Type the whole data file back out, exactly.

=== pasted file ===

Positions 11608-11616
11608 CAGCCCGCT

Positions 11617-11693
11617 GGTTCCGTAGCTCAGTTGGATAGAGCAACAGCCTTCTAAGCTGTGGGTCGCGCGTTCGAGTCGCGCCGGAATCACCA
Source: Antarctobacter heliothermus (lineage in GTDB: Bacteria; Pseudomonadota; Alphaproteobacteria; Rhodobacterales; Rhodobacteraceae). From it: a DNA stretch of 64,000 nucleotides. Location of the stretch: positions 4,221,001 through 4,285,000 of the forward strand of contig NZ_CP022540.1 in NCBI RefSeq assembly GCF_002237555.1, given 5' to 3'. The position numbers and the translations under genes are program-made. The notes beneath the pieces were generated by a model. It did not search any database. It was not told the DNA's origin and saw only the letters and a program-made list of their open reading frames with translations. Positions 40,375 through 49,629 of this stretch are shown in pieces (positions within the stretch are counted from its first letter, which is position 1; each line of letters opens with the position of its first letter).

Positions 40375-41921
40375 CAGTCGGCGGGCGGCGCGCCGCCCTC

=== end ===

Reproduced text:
Positions 11608-11616
11608 CAGCCCGCT

Positions 11617-11693
11617 GGTTCCGTAGCTCAGTTGGATAGAGCAACAGCCTTCTAAGCTGTGGGTCGCGCGTTCGAGTCGCGCCGGAATCACCA
Source: Antarctobacter heliothermus (lineage in GTDB: Bacteria; Pseudomonadota; Alphaproteobacteria; Rhodobacterales; Rhodobacteraceae). From it: a DNA stretch of 64,000 nucleotides. Location of the stretch: positions 4,221,001 through 4,285,000 of the forward strand of contig NZ_CP022540.1 in NCBI RefSeq assembly GCF_002237555.1, given 5' to 3'. The position numbers and the translations under genes are program-made. The notes beneath the pieces were generated by a model. It did not search any database. It was not told the DNA's origin and saw only the letters and a program-made list of their open reading frames with translations. Positions 40,375 through 49,629 of this stretch are shown in pieces (positions within the stretch are counted from its first letter, which is position 1; each line of letters opens with the position of its first letter).

Positions 40375-41921
40375 CAGTCGGCGGGCGGCGCGCCGCCCTC